[CentOS-docs] Access request to page TipsAndTricks/ApacheVhostDir

Ed Heron

Ed at Heron-ent.com
Thu Jul 12 19:07:26 UTC 2012

On Wed, 2012-07-11 at 19:40 -0400, Brian Mathis wrote:
> The use of "mv -v ...{,_}" is too clever for this kind of educational
> document, and should be changed to spell out the full "mv" command.  I
> get what you're doing there, but the purpose of the document is not to
> teach clever uses of bash, it's to make it obvious to people that
> you're renaming the file.  It will trip up the flow of reading for all
> but the most knowledgeable users, and users who don't understand it
> will be totally lost.

  I'm not trying to be clever, I just don't like to type it twice if I
can avoid it and the typing the higher the chance for a typo.  I don't
have a problem having both forms.  I'll add it and see what you think.

> In most documents and scripts, I usually spell out the short form
> options as well, such as using "--verbose".  Short forms save you
> typing, but documentation should not trip people up if they don't know
> what the option means.

  Normally, I expect, if people don't understand a command, they will
refer to the man page for the command.  However, to my constant
disappointment, I understand that many people aren't looking for long
term knowledge improvement, they are looking for a recipe to blindly

> Also, I find the use of "_" to be obtuse and highly error prone if one
> were to actually run a server that way.  It's far more obvious to use
> "disabled", which makes it very clear that those items are disabled.
> It may work for you but only because that's a convention you came up
> with so you're used to it, but we're not in dos 8.3 days with
> filenames, so why not be more descriptive?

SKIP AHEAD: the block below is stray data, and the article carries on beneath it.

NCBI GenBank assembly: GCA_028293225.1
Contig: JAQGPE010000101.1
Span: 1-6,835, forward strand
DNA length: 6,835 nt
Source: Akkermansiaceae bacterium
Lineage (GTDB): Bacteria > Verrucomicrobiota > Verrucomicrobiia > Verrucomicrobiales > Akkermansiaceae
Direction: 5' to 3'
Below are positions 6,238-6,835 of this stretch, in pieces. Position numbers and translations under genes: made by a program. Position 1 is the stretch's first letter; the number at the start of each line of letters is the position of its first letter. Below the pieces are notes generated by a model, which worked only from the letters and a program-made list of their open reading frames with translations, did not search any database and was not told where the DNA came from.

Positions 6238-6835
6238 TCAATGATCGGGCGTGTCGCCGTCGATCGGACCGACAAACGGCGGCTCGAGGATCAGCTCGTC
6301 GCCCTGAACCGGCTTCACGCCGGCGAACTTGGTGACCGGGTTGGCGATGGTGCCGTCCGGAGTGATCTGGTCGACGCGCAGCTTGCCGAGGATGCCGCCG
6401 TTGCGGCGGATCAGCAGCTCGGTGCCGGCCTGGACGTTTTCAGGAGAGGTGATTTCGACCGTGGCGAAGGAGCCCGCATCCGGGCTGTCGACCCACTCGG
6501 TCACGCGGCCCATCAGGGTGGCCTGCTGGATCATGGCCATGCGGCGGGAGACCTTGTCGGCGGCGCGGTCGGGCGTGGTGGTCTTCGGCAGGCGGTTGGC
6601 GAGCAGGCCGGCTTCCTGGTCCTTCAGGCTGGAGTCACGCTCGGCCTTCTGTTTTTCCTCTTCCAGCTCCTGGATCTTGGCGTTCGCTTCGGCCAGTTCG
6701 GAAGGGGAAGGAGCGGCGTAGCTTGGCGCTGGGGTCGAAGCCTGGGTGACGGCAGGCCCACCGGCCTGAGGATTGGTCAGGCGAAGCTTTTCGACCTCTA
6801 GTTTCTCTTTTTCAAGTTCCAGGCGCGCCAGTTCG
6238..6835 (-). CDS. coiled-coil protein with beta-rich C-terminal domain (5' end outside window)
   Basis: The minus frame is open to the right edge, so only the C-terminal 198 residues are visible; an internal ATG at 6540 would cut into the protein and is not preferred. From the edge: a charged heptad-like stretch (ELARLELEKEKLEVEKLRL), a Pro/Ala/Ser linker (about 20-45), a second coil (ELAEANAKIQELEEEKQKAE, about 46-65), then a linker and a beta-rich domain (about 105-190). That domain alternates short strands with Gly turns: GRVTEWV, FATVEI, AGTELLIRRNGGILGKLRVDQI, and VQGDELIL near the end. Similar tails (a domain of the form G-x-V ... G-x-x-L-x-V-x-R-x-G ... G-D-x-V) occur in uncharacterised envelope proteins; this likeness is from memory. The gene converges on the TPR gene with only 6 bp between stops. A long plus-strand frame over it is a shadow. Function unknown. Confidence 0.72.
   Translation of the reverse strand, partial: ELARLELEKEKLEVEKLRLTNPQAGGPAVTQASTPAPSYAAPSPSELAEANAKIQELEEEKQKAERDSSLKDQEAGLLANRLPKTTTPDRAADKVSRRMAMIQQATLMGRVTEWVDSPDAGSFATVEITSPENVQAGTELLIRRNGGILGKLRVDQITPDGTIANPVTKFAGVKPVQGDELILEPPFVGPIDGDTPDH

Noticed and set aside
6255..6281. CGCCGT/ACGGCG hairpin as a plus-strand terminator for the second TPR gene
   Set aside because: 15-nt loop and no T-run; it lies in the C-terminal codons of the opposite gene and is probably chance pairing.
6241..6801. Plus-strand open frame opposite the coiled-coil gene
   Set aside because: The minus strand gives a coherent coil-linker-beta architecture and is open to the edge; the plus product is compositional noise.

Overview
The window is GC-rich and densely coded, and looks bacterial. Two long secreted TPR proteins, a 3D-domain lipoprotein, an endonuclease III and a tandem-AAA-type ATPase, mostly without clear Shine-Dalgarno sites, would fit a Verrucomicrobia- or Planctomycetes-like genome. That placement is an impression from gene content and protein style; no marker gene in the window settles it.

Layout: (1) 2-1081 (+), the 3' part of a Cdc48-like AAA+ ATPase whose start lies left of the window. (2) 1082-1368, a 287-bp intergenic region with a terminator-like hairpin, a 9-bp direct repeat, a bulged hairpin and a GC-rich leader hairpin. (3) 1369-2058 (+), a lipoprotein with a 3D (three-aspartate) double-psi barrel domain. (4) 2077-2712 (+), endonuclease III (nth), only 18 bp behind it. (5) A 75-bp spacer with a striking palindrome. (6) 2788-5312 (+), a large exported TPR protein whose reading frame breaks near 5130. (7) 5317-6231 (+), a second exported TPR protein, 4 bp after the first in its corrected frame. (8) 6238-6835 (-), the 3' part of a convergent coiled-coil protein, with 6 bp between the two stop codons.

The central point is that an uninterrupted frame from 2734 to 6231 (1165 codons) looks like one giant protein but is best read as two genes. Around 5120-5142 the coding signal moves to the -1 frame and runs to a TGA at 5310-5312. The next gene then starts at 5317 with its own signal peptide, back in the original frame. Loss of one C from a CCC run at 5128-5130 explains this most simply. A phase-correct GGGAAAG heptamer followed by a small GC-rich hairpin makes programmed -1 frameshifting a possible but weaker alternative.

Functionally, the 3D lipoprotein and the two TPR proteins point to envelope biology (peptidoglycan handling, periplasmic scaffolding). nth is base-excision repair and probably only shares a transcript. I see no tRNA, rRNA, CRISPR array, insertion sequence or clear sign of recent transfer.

Having both forms should make it plain that people can use any
convention they wish.  System administration is not a fixed target.
Like many things, there are many ways to accomplish the same result.
When approaching a system that someone else is administrating, we should
try to maintain the existing conventions instead of forcing our own
ideas onto a server for which we are not the primary responsible party.

> In section 6.4, is there a reason not to make a "vhosts.conf" file
> that contains the "Include" in the in the conf.d/ directory, instead
> of appending to the httpd.conf, or do you run into ordering issues
> there?  I try to avoid changing the distro files if possible.

  Sections 6 and 7 are optional.  There are certainly arguments against
customization.  In the past, upgrades might have replaced all files
including configuration files.  In that case, creating a vhosts.conf
file in the conf.d directory to separate the directive would have been a
must.  However, the Linux distributions I have used for the past decade
or so have avoided replacing existing configuration files, expecting
they might be customized.

  That said, I like the suggestion.  It would allow for the virtual host
files to be packaged into an RPM file that could be installed on
multiple web hosts.

> ❧ Brian Mathis

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